What is Action Research? Unit 1 Action research is: A. Practitioner driven B. Done to improve one’s own practices C. Personal D. Part of your daily work E. Professional growth F. Dynamic BRIEF History of AR: 1950 by Steven Corey 1970s and 1980s English and Australians educators 1990s Educators in this country Presently flourishing with many variations Why do Action Research? Explore and improve ones own educational practices NOT to contribute to the general knowledge base in education. . Not done for judgment of others. Passion See how students are different because of what you do. Accountability Be a better counselor Six basic steps in the action research process. 1. Action Research Step - The Question 2. Action Research Step - The Plan 3. Action Research Step - Collecting Data 4. Action Research Step – Findings 5. Action Research Step - Analyzing the Data 6. Action Research Step - Taking Action I. The Question The driving force of the action research process. Determines the design of the project. The following are characteristics of the question: The question identifies the area of inquiry or study. The question focuses on the action strategy or counseling practice that the action researcher is studying. The question describes who is being studied. The question also describes the anticipated changes or outcomes that implementing the action strategy may have on the people/person being studied by the educator. The inquiry question is not formed so that you receive a positive or negative answer. For example, does .....? Will X ..........? The question is designed to provide you with rich and meaningful "descriptions". For example, what is the influence of X on .......? Question Examples: Example A--The Question How will using daily journal writing effect my third grade self- esteem group’s attitudes about themselves? Example B---The Question What is the influence of peer mediators on office referrals during third grade recess? Example C Your turn………………….. II. The Plan Characteristics The plan is a direct result of and follows the direction of the question. The action research plan focuses on the gathering of information or data needed to answer the question. The following items characterize the action research plan: The plan, “data source” Triangulation Timeline Ethical precautions The Plan –Example A Example A--The Action Research Plan Question: How will using daily journal writing affect the students’ attitudes about themselves in my third grade self- esteem group? Data sources: students, counselor, and the teacher. Methods: 1) A student survey- used before and after the implementation of the intervention. Used to explore the student’s attitudes about journaling. 2) Teacher interview –investigate the change in perceived student attitudes and behavior regarding themselves 3) Personal reflection from counselor- any apparent self-esteem change seen in the students’ 4) Student journals – any apparent self-esteem change seen in the students’ journal entries Timeline: 8 week group starting 10/10/06; Journaling everyday for two months Interviews pre and post group Personal reflection taken post group Precaution: As district policy requires, permission from parents and student will be required for students to start the group. Permission from students will be gained proior to reading the journals. Teacher will be notified of action research project and their requested participation. -The Plan Example B Question: What is the influence of peer mediators on office referrals during third grade recess? Data sources: Office referral tally sheet; mediator reports; Vice Principal’s report on dealing with referrals. Methods: 1) Office referral tally sheet--use this as a before and after the intervention to see a numerical change in number of referrals sent to the office during this recess period. 2) Mediator Reports—read the reports to see how many interventions are had daily and the content of the related interventions. 3) Interview the VP every 3 months to attain a qualitative report on any change in referrals. Timeline: Assess each month for the remainder (10/2006-6/2006) of the school year to see longitudinal effect. Precautions: Alert VP of my desire to interview him and gain his permission prior to the interview. III. Collecting Data Characteristics Gather information Monitor your data. Revise as needed. Collecting Data- Example A Example A Question: How will using daily journal writing affect the students’ attitudes about themselves in my third grade self- esteem group? Collecting and monitoring data: Review journals mid way through the group to see if the students’ entries contain any selfreflection. Look for themes and patterns in the writing Collecting Data- Example B Example B Question: What is the degree of implementation of our new school wide discipline policy for each teacher and how effective does each teacher feel the policy is? Collecting and monitoring data: Survey teachers on their implementation and beliefs of effectiveness. Look for themes and patterns in the answers. If implementation rates are very low, the researcher may want to change the research question to find-out why the implementation is low. IV. Findings Characteristics Organizing the data or information is very important. There are several ways to organize the data into findings: Counts instances, events and artifacts Descriptive statistics. Inferential statistics (not often in AR) In the case of numbers, the findings can be presented in tables or charts. Themes or common ideas. Report the findings. Findings -Organizing Data Example A Example A---Theme 1: Essence of student journaling was more positive. Theme 2: Students journal entries included description of positive social interaction for the student. Student’s average score on the list of “Things I’m Good At” raised from 1.5 to 4 on a scale of 1-6. Findings -Organizing Data Example B Beliefs about Effectiveness Very effective for my 5 needs Somewhat effective for my needs Not effective for my needs 3 25 V. The Analysis Data that provides contrary information to your question - VERY acceptable. Hiding such data- VERY unethical. Not be limited to "yes" or "no" answers “Question" the findings and Question your data sources Focus on the relationship of the results to the review of the literature. Implications for changes in practice or further action as a result of the findings. Analysis –Example A & B Example A--The Analysis The findings indicated that initial student resistance to journaling was nonexistent. Their initial writings were focused on negative aspects of their day or life, however with time the entries included more neutral or positive writing. The student questionnaires indicated that each student left the group feeling that she was good at more things. Example B--The Analysis The data we collected from the office referral tally sheet showed a decrease in referrals since the implementation of peer mediators. The mediator’s reports indicated they were meeting with numerous students and most of the interventions ended with a “solution”. Finally, the report from the VP indicated there were less referrals to address. VI. Taking Action Once an educator's understanding is deepened through the action research process, the individual then can make informed decisions about further "action strategies" to implement. The action research steps are repeated with a new "action strategy", question, and inquiry plan. Taking Action- Ex. A & B Example A The activities in this group did increase the self esteem of these girls. With a higher level of general self- concept these students are ready to be challenged with the requirements of the social and academic life of their classroom. Journaling was an effective tool to measure this change and could be used to monitor these students through the year in order to be proactive in guiding them. Example B Will students continue to need these mediators or will the number of mediator interaction reports decrease with time? Furthermore, are the students learning new skills or is it an issue of attention? Are these skills transferable?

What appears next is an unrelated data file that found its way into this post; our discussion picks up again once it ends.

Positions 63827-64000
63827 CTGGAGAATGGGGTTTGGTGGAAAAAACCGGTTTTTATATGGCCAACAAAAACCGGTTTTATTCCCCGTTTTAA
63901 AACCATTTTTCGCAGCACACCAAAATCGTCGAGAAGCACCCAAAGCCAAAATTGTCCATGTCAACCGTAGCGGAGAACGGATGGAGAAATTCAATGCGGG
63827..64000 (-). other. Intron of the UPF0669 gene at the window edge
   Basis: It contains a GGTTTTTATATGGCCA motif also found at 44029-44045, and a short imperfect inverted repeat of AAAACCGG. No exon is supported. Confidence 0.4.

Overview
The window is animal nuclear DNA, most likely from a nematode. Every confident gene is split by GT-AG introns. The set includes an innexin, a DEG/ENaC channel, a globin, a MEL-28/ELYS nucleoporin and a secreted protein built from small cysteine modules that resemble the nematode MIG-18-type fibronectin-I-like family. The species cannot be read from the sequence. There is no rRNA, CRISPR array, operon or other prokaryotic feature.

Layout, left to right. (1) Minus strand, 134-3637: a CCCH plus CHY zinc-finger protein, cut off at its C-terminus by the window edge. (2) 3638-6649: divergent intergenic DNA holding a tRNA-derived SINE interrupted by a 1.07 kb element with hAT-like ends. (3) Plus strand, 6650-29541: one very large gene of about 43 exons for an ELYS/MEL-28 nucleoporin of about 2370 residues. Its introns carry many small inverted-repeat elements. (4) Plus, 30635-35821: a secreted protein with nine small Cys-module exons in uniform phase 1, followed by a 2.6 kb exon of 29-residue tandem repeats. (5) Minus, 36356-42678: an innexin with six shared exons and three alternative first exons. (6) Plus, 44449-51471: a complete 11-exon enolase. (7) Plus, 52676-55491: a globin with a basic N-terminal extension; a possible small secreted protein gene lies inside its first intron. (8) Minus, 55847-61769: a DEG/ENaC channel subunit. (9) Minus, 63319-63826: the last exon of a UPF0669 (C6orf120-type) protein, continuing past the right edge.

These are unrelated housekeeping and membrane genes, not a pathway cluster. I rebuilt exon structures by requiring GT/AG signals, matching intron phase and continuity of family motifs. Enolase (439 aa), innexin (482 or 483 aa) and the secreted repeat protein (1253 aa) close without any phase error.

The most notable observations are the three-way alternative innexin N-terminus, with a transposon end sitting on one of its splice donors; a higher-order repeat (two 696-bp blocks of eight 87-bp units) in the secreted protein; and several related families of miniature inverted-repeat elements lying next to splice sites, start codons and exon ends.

© Copyright 2020